Discussion in 'Beer News' started by yamar68, Mar 2, 2012.
BBC News' take on shifting beer trends in the UK:
This seems to be the case in the US too. I would be willing to bet that most BAs prefer ales over lagers.
Problem is they seem to be equating Lager to cheap, crappy beer. They should be focusing on the fact that people are falling out of love with shitty beer that happens to be mostly lager.
There are very few lagers that are good. Simple fact. Its a bland broad term than encompasses many bland styles. Just my .02
Ale yeasts create beers with huge ranges of flavors to which the more discerning beverage fan inevitably gravitates. As a poster commented above, more beverage fans are becoming more discerning. OTOH beers like Hoponius Union show that with a bit of creativity lager yeasts used in non traditional ways can produce beers of similar taste, and gain a similar following.
"There are very few lagers that are good. Simple fact. Its a bland broad term than encompasses many bland styles. Just my .02"
Don't know where to start with a post so completely without merit lol, so I will let its repetition here allow others to judge for themselves.
In the UK, a new generation of young beer drinkers, known as "lager louts," drink lager in the pub because it's generally higher alcohol than cask ale. Here we have our own group of fools who, out of a similar form of ignorance, think that well-crafted lighter lagers are inherently inferior to high-alcohol ales.
Lagers also don't need to be light.
I am always on the lookout for a good lager. IMO making a lager that stands out with the craft beer community is harder than almost any other style because automatically a lot of beer drinkers will dismiss it as "just another lager" whereas if you make an IPA people don't judge it as fast.
That being said Victory's Prima Pils is absolutely amazing and one of the best lagers you could ever drink. In my opinion.
I'm glad to see that we're above trotting out tired clichés in the absurd and unnecessary 'ales vs. lagers' debate.
I am no beer snob. I used to enjoy an ice cold Budweiser occaisionally, but Inbev is not making the same product as AB. It is weaker and tastes watered down.
Most Beer Advocates? Or most Beer Advocate members?
If you truly know and enjoy beer, you would find greatness in both bottom and top fermenting styles.
To the OP -- since the indigenous style of beer in England is well-made Ale, I'm glad to see that maybe the "light lager" fad is fading.
Fortunately, it's not a simple fact and worth just about all of that 2 cents.
Find a Capital Maibock, a Schlenkerla Märzen, an Ayinger or Weiehnstephan Doppelbock, a fresh from the tap Hofbräu Helles, a Victory Prima Pils (to name a few among many) and tell me they're bland. If you can, you are fooling yourself and cutting your beer enjoyment in half.
There are a lot of good lagers and many are easy to find. Victory prima pils is a great example, as is Samuel Smith's pure brewed lager, Anchor steam. I could go on.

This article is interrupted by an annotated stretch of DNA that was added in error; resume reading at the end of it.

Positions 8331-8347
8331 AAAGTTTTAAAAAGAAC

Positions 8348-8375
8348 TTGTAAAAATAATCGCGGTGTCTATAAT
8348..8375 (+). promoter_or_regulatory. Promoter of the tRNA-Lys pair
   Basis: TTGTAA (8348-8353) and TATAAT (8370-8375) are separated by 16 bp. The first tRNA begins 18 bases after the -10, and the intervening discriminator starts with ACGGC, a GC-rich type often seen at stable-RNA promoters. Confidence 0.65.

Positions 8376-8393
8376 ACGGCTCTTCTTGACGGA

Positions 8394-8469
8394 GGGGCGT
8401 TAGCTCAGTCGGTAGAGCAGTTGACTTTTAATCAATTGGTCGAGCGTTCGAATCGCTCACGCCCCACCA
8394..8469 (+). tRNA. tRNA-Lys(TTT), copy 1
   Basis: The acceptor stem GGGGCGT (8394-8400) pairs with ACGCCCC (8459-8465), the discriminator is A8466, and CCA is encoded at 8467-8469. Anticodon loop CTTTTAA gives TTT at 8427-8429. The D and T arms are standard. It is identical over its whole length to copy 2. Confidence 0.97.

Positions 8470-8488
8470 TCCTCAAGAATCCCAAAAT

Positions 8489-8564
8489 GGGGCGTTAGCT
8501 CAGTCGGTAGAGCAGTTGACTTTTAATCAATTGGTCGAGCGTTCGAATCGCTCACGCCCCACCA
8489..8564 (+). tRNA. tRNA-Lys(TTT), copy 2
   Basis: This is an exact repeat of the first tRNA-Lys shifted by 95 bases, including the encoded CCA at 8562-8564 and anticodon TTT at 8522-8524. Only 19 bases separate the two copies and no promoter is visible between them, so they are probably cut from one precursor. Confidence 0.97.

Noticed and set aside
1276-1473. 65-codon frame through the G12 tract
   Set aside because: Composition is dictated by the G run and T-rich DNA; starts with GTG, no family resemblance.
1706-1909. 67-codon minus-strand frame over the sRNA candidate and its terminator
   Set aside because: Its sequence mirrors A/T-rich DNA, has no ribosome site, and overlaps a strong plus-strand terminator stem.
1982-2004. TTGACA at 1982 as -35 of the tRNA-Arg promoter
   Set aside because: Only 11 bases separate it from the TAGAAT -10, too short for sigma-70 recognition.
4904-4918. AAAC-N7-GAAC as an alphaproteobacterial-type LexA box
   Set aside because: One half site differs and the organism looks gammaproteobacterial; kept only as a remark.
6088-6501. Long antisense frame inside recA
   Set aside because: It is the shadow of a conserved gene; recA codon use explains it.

I think both parts of that post are accurate. The 'standard lager' served in British pubs is, for the most part, crappy (although usually but not always cheap) beer. The only thing that depresses me about this story is that it's taken so bloody long for it to happen. About 35 years since the lager fad began, I think.
I don't think that discriminating palates need "huge ranges of flavors" to satisfy them. In fact, it's probably just the opposite. Enjoying smooth and subtle flavors (not bland, mind you) shows insight and understanding of what that particular beer can and should be.
Which is not to say that you can't enjoy the big an bold flavors as well, just that I don't believe there's any sort of "gravitation" once you really take the time to understand all that beer is and can be.
I will agree that the Ayinger and Weiehnstephaner are very good. There are many I don't enjoy. There are a couple that I do. I shouldve clarified a bit more.
Coors might be just as bad, though they've managed to put out a decent tasting lager (yes, despite being the hated BMC) in "Batch 19", a theoretically "lost" recipe from the pre-prohibition vaults. Had one at a pizza joint in Idaho Springs, and it was fairly decent.
The article is essentially just talking about the lagers that are typically consumed in the UK...which aren't all that different from the mainstream stuff we have over here in the US. From what I've seen, Stella, Carling Black Label, Foster's, & Corona are the lagers they're referring to. Sounds pretty similar to the US and Canadian markets, which are slowly losing ground to better beers (and wine/spirits), too.
People (yup, even on here) always tend to lump lagers together, which is kind of stupid. A Kolsch (an ale) has more in common with a macro lager than it does an Imperial Stout, while a doppelbock (a lager) has more in common with a Scotch ale than it does a light lager. Yes, yeast is important - but grouping beers as lagers and ales for the sake of making a style argument is ignorant.
The HELL! you say!
Jess kiddin', I completely agree.
Separate names with a comma.